February is American Heart Month, and Melissa Costa Guardarrama has a few simple messages for Latinas. Listen to your body, don’t smoke and know the risks of heart disease and stroke.
Guardarrama, of Barrington, R.I., was just 30 years old when she suffered two mild strokes. Her heart became so enlarged it was functioning at only 15 percent. She thought she had the flu—her symptoms were stomach pains, sweating and vomiting. Finally, she went to a hospital in Providence. Doctors discovered a clogged artery, but concerned about her kidneys, nothing could be done at the time except for a medication regime.
Four years later, in 2011, Guardarrama experienced intermitten chest pains whenever she walked–even for only short distances. Fortunately, she again got herself to a hospital, where a series of blood tests revealed she had suffered a heart attack.
The results of an EKG didn’t reveal the heart problem Guardarrama recalls. She believes it is vital to educate healthcare providers and patients as to the importance of having blood work done to check cardiac enzyme levels.
Latina women play an important role in the family, and often put their own needs last, explains Guardarrama. They are so busy juggling so many duties they don’t pay attention to a pain here, a pain there. Too often, they ignore symptoms (in women, a heart attack often feels like heartburn).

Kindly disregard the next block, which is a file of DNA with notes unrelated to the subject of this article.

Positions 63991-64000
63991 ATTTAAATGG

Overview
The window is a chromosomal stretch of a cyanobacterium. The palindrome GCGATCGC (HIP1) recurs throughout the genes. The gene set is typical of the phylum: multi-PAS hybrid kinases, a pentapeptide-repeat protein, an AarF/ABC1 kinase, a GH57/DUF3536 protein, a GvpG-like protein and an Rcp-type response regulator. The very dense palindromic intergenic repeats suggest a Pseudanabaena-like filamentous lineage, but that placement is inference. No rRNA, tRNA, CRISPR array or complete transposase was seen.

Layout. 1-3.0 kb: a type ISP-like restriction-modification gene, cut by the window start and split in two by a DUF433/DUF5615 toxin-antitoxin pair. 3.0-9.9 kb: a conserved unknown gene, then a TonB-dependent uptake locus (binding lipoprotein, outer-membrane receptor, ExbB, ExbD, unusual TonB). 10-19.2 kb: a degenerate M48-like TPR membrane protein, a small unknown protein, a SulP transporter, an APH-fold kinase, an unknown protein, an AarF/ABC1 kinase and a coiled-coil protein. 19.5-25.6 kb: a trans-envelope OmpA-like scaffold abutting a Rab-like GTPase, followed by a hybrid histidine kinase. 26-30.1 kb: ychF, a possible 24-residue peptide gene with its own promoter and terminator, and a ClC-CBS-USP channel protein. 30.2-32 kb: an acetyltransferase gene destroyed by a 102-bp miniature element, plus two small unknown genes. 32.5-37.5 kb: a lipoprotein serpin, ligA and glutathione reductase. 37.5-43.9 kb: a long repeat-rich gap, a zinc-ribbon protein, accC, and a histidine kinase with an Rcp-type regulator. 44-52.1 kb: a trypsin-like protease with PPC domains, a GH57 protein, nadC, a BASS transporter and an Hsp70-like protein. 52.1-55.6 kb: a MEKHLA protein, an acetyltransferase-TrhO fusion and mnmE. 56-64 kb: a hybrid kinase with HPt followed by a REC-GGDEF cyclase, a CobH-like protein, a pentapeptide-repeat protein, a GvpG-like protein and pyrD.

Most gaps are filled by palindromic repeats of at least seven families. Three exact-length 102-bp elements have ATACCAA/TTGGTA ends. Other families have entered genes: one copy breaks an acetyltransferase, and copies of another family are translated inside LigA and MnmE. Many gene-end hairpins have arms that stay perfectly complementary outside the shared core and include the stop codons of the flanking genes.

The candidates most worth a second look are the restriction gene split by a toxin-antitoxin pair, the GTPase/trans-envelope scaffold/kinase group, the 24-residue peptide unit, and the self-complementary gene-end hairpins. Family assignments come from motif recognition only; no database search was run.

“We are multi-taskers of the family,” says Guardarrama, who recalls she let two weeks go by without seeking medical help prior to her strokes.
Although Guardarrama’s mom, who is Dominican, has thankfully not suffered from heart disease, her father, a native of Puerto Rico, died of a massive heart attack in 2006. Guardarrama was diagnosed with hypertension at age 24 during her second pregnancy.
According to the American Heart Association:
- More women than men die every year from heart disease and stroke.
- Hispanic women are likely to develop heart disease 10 years earlier than Caucasian women.
- Only 1 in 3 Hispanic women are aware that heart disease is their No. 1 killer.
- Only 3 in 10 Hispanic women say they have been informed that they are at a higher risk.
- Only 1 in 4 Hispanic women is aware of treatment options.
- The symptoms of heart attack can be different in women than men, and are often misunderstood – even by some physicians.
As mother to five daughters, Guardarrama, now 38, hopes to educate them about heart health and ways to reduce their risks. She has instituted several lifestyle changes and is carefully watching her health. She stopped smoking, goes for checkups every six months and consistently takes her medications. She’s cut out fatty pork, and with the help of her husband John, has become a “smart-eater,” cooking traditional foods with healthier ingredients. Plus, she continues to be an “on-the-go person, always moving.”
The American Heart Association’s “Go Red for Women” program makes the following suggestions for preventing heart attacks and strokes.
Get Your Numbers: Ask your doctor to check your blood pressure, cholesterol and glucose.
Own Your Lifestyle: Stop smoking, lose weight, be physically active and eat healthy.
Raise Your Voice: Advocate for more women-related research and education.
Educate Your Familia: Make healthy food choices for you and your family. Teach your loved ones the importance of staying active.
Donate: Show your support with a contribution of time or money.
For information on heart disease and Latinas please visit: Go Red for Women/Hispanics www.GoRedForWomen.org